church, a wedding- supper being served afterwards at
the residence of the bride's parent, Mr. and Mrs.
James Shields, on Chicago street. The newly married
couple are to have a new home at 1117 North Nine
teenth street. t
James Gordon btnnett, proprietor of the New
York Herald, and Charles Nordhoff. business man
ager, were In Omaha for a short time. They are on
a sight-seeing tour, traveling In Vanderbllfs private
The pew Temple Israel was dedicated for worship
y Rev. Dr. Roeenaplts and Dr. Harfeld. The key
,u Presented to the president of the congregation.
Mr. Isaac Oberfelder. by Miss Mabel Hellman and
Mies Addle Newman.
Mr. Harry Hacked of Pun's Commercial agency
bus gone to Chicago for a two weeks" vacation.
Mrs. Thomaa has returned from Fort Niobrara, ac
companied by the Misses Balo-jnibe and Richardson.
Mr. Jay Northrup and family have returned from
Ohio, where they spent the summer.
The old building formerly occupied by the the
Republican U being torn down to make room for a
Daily receipts at the stock yard are being
chronicled. Total receipts for the day were 13S cars
nd total shipments (3 can.
Another Discarded Platform Plank.
Regardless of the admitted lack of direct
authority for the various announcements of
President Wilson's candidacy for a second term
and despite the evasive disclaimers from the
White House, the expectation is general that
the head of the democratlo national 'ticket In
1916 will be the same as In 1912. The presi
dent will respond to the call of his party when
It issues, notwithstanding the fact that he was
elected on a platform containing a one-term
plank, and should he for some reason yet to be
developed he compelled to forego another cam
paign. It will not be because of restrictions im
posed by this party declaration The one-term
plank in the Baltimore 'platform reads as fol
lows: ' i
We favor a single presidential term and to that
end the adoption of an amendment to the constitu
tion making the president of the I'nlted Btates Inel
igible to re-election, and we pledge the candidate -f
this convention to this principle.
' Of course, the phraseology here Is so worded
as to be open to more than one construction,
and it would be quite easy to say it applies only
to the future, although If that were the purpose,
It Is not plain what object was to have been
subserved by pledging the candidate to the prin
ciple. President Wilson, ' however, Is not the
man to quibble over the construction of a sen
tence and if he throws his bat Into the ring, we
do not believe he will spilt hairs, but will sim
ply declare that changed conditions have made
the one-term plank obsolete.- We do not think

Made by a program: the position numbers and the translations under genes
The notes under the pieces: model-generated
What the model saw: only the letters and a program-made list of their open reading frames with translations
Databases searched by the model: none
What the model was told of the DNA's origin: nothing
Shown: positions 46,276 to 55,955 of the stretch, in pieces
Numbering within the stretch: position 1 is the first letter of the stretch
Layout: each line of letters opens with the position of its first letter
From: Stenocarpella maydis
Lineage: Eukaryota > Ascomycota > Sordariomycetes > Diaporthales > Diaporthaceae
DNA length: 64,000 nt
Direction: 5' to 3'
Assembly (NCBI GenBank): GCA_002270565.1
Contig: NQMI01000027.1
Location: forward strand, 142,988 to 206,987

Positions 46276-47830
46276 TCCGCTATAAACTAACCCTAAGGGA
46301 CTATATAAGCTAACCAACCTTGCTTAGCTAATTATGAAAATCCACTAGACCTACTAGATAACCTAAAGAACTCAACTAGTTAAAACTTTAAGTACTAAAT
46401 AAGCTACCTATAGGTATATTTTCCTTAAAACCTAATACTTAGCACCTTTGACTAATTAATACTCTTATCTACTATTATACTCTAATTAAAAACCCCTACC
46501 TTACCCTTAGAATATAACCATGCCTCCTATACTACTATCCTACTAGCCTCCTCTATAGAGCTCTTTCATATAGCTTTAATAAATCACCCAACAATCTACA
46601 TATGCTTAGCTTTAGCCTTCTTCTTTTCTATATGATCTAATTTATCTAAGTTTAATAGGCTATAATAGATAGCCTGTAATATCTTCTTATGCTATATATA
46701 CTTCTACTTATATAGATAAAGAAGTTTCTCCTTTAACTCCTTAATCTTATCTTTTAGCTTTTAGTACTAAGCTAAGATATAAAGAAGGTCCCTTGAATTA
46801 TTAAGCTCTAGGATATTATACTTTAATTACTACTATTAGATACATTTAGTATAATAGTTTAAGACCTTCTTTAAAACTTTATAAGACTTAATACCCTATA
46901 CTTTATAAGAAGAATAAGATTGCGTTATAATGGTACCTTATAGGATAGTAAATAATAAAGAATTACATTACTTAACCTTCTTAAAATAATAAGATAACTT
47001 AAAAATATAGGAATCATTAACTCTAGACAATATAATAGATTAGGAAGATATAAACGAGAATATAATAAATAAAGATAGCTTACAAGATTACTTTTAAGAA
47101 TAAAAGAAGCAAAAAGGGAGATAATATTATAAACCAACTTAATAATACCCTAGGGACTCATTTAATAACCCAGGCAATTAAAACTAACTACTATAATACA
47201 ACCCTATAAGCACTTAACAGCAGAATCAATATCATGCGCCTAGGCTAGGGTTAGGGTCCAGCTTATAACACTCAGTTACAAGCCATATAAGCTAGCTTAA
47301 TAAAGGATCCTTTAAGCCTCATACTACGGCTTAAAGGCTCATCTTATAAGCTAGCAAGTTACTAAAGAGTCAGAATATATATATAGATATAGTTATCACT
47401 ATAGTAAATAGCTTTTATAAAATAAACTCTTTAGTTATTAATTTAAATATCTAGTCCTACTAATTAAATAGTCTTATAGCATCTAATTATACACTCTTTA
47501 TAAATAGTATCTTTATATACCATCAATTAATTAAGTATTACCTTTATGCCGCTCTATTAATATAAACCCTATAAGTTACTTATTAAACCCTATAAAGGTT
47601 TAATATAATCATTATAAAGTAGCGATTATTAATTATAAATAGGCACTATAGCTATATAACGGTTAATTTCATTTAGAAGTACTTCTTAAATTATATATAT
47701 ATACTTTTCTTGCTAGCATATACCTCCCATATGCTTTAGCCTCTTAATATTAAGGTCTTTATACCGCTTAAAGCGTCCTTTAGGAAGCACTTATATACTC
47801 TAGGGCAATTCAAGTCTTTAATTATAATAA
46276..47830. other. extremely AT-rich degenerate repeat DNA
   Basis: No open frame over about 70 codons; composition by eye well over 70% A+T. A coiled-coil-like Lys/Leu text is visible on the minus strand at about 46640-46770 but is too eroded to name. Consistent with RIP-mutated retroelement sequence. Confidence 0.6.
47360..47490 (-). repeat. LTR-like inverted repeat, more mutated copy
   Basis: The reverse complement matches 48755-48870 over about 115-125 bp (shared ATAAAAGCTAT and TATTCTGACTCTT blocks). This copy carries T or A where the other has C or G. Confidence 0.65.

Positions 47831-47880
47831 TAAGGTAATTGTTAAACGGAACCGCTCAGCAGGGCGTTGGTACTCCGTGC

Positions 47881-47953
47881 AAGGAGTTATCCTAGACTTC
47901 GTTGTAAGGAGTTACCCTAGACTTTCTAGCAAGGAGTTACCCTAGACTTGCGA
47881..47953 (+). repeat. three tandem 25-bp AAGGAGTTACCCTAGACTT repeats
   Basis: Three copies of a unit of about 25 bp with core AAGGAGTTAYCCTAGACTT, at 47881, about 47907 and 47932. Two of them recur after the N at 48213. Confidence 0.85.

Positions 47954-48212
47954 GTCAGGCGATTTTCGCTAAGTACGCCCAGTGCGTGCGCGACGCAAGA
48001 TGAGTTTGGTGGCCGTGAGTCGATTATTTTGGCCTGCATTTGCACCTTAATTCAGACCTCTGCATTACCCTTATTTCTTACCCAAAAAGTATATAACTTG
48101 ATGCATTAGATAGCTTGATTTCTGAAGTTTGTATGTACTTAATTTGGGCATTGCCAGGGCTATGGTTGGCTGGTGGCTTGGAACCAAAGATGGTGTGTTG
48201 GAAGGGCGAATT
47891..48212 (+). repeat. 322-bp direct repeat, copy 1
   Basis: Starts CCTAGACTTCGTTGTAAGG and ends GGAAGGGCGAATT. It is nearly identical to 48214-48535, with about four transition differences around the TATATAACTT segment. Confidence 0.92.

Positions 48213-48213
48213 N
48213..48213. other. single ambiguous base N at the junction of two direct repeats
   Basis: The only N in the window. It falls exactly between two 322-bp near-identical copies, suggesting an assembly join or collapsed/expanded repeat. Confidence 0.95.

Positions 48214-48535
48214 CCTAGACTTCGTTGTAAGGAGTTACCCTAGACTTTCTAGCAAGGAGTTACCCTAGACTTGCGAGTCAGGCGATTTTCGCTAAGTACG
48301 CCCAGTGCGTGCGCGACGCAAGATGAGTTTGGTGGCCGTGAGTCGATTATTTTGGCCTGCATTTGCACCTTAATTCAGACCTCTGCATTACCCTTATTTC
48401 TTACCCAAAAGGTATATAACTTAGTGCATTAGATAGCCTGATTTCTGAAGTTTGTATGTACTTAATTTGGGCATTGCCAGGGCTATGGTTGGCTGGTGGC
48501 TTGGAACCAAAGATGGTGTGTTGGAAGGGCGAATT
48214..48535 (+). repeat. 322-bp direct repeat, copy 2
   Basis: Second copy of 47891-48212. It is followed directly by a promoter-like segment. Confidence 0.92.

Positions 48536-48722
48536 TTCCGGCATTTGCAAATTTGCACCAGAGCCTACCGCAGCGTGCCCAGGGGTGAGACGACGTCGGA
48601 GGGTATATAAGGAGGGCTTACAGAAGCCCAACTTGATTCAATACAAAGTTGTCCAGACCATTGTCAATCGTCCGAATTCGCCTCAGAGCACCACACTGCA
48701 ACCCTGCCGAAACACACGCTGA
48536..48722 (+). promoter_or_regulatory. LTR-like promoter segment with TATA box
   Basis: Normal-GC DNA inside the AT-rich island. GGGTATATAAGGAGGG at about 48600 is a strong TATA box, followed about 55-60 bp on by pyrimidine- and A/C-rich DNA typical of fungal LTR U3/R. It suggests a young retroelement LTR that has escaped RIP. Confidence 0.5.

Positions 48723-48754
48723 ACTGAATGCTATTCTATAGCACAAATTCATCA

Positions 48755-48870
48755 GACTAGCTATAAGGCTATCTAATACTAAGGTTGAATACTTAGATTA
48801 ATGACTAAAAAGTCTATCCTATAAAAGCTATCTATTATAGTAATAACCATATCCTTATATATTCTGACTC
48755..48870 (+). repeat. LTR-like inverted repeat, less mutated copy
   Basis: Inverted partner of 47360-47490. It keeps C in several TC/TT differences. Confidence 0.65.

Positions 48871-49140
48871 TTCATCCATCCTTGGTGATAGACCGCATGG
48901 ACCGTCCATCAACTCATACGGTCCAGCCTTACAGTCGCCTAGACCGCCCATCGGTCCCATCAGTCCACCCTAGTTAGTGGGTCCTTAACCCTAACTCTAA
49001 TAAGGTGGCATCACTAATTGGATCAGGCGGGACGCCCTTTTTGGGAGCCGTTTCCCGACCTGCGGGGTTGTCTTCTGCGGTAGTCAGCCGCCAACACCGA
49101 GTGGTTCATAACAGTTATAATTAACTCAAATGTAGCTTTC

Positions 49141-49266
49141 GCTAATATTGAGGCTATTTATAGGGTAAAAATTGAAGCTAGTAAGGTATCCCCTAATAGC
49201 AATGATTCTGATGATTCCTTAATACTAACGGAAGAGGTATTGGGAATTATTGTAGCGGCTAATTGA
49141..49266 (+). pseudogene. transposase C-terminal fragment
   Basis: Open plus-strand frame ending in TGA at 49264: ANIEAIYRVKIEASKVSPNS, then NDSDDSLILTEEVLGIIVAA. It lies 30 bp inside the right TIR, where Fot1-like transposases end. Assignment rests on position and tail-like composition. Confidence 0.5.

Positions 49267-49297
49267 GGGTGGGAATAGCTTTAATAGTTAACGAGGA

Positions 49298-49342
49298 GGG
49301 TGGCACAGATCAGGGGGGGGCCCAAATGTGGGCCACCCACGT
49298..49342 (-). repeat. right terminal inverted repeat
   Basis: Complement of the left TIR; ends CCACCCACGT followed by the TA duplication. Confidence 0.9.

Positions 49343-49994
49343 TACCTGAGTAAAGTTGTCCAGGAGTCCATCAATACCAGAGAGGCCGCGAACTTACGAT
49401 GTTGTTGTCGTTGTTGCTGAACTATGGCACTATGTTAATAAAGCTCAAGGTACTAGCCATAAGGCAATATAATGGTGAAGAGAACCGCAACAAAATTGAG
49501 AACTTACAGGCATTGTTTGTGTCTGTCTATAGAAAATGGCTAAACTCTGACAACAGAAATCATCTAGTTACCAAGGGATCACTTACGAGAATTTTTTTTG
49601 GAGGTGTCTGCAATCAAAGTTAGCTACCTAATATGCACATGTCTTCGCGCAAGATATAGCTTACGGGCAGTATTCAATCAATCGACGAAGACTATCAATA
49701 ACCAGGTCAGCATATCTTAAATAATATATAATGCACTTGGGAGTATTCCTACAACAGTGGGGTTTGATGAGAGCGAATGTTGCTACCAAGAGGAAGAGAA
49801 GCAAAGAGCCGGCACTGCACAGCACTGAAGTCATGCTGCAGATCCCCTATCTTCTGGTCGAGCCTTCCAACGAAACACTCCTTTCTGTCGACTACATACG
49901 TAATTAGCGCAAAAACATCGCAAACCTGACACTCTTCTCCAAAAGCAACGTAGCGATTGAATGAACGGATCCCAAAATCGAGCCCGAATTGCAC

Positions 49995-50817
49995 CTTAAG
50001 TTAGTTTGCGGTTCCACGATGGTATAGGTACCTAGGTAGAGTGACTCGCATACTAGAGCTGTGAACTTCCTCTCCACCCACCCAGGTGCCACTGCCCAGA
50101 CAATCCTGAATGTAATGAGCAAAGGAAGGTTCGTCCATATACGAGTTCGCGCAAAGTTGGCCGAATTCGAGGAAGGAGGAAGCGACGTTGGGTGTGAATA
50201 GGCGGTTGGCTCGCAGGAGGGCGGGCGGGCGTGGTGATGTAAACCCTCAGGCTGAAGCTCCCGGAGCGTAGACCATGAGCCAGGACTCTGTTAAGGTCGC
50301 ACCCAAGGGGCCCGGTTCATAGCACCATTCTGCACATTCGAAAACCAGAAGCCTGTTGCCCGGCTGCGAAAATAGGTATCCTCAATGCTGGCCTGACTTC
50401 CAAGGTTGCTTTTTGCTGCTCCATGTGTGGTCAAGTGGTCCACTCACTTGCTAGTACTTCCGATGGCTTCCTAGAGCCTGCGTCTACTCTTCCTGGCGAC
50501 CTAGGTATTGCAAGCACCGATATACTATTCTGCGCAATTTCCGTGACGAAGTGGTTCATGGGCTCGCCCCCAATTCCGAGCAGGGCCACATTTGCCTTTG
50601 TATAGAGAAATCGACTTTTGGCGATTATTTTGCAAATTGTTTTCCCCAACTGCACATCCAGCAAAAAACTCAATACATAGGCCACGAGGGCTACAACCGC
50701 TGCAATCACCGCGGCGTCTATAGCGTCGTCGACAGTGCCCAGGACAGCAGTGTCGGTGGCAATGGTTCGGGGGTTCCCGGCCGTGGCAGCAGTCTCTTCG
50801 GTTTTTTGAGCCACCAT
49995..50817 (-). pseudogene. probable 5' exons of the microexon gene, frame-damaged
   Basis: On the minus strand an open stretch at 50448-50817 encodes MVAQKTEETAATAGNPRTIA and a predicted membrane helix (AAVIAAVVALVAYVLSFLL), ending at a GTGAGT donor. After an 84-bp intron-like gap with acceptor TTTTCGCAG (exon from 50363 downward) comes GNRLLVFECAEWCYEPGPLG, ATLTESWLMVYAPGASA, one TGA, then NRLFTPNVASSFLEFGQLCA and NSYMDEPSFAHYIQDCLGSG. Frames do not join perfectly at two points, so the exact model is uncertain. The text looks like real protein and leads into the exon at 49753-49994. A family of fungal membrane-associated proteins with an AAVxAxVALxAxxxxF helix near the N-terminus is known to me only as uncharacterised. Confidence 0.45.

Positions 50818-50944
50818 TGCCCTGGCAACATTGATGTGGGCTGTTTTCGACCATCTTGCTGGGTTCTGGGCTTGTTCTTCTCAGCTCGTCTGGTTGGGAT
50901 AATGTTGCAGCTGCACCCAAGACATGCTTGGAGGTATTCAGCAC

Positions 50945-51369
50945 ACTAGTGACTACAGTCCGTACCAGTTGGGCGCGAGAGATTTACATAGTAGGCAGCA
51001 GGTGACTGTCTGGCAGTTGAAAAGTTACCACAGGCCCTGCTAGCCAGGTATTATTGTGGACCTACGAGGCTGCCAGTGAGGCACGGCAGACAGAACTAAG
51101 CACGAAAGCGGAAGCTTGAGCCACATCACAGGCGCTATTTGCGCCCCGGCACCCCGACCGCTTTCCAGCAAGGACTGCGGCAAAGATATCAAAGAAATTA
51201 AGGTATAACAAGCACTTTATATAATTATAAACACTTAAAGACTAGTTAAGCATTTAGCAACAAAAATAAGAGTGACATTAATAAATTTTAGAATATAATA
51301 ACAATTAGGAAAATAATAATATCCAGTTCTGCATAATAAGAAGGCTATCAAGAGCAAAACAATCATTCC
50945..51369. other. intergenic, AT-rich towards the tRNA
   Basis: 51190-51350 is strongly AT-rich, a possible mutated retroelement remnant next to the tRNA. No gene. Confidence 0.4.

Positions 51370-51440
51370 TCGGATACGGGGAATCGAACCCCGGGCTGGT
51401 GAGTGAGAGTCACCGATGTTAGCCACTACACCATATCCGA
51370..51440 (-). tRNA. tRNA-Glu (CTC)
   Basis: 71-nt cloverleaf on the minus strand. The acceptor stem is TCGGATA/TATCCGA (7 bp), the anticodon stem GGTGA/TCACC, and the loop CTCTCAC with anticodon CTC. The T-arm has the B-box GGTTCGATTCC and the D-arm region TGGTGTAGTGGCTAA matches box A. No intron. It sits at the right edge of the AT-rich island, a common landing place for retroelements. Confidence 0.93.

he would even think It worth the trouble of try
ing to rescind It by a signed round-robin of the
delegates in the convention, as wag done with
the free tolls plank. While 1916 Is yet some
little time off folks figuring on the democratic
standard bearerNiiay as, well forget the one-term
plank n the Baltimore platform.
An Encouraging Example of Public Spirit.
The favorable response of Robert Cowell to
the requests that he stand as a candidate for
the Board of Education must be a real encour
agement to all who desire a civic awakening In
Omaha. Eight places are to be filled on the
School Board at the coming election, and our
most enthusiastic hope would be to have enough
men of high standing and ability In the running
to make that body when reconstituted measure
up' to somewhere near Mr, Cowell's standard.
The example he has set In consenting to serve
the public In this strictly honorary capacity
should help induce other desirable citizens to
similar sacriftce for the public good.
For ourselves The Bee gives notice here and
now that It will not support any known dis
reputables or grafters for School board places,
no matter by whom proposed or championed,
but will consider the merits of the men them
selves, and their freedom from selfish alms and
hidden entanglements. Nothing will reinstate
our school management quicker in the public
esteem, and strengthen it In the public confi
dence so much as entrusting these responsible
duties to Mr. Cowell and public spirited citizens
Brief oatrlbwttoa en ttmelf
topic lavl. The Bee aesmaaes)
Be responsibility fo opinion of
oorrespoadenta. Ail letter -
eet to eoBdenaatloa y editev 1
Aa Appeal frwm Cbaarellor A veer.
OMAHA, Pert. 17. -To the Editor of The
Bee: The fnlted Btates Is threatened
with a famine of coal tar chemicals,
drags and other producta Indispensable
to our health and to our Industries. The
reason is that the Germans, who have
previously supplied our markets, are new
encaged ln; war and can neither make nor
ship these goods, and besides this, much
of the raw material used by the German
chemical manufacturers comes from
England and la not now obtainable. The
Industry In Oermany la a direct result
of the encouragement ojfjlchemlcal study
In the universities of' the empire.
Can we make these products In New
York, Chicago. Omaha or Denver.' Only
In a limited way at preaant. We haven't
the trained men. Can we get the trained
men? Tea, by developing chemical studies
In the United States. We have the raw
material and the potential ability.
The first great step muat be done by
chemical teaching on the proper baals.
Is Nebraska prepared to do this? No.
we have a little chemical laboratory coat
ing originally IX.OOO. Minnesota is build
ing a new building costing $400,000. I re
cently vlelted Ames, la., and found that
they were building a new chemical labora
tory with a total of five acres of floor
space. Illinois Is doubling Its plant. The
schools mentioned are not yet ao very
much better equipped than we are, but if
we do not build a new building soon, I
cannot conscientiously advise young peo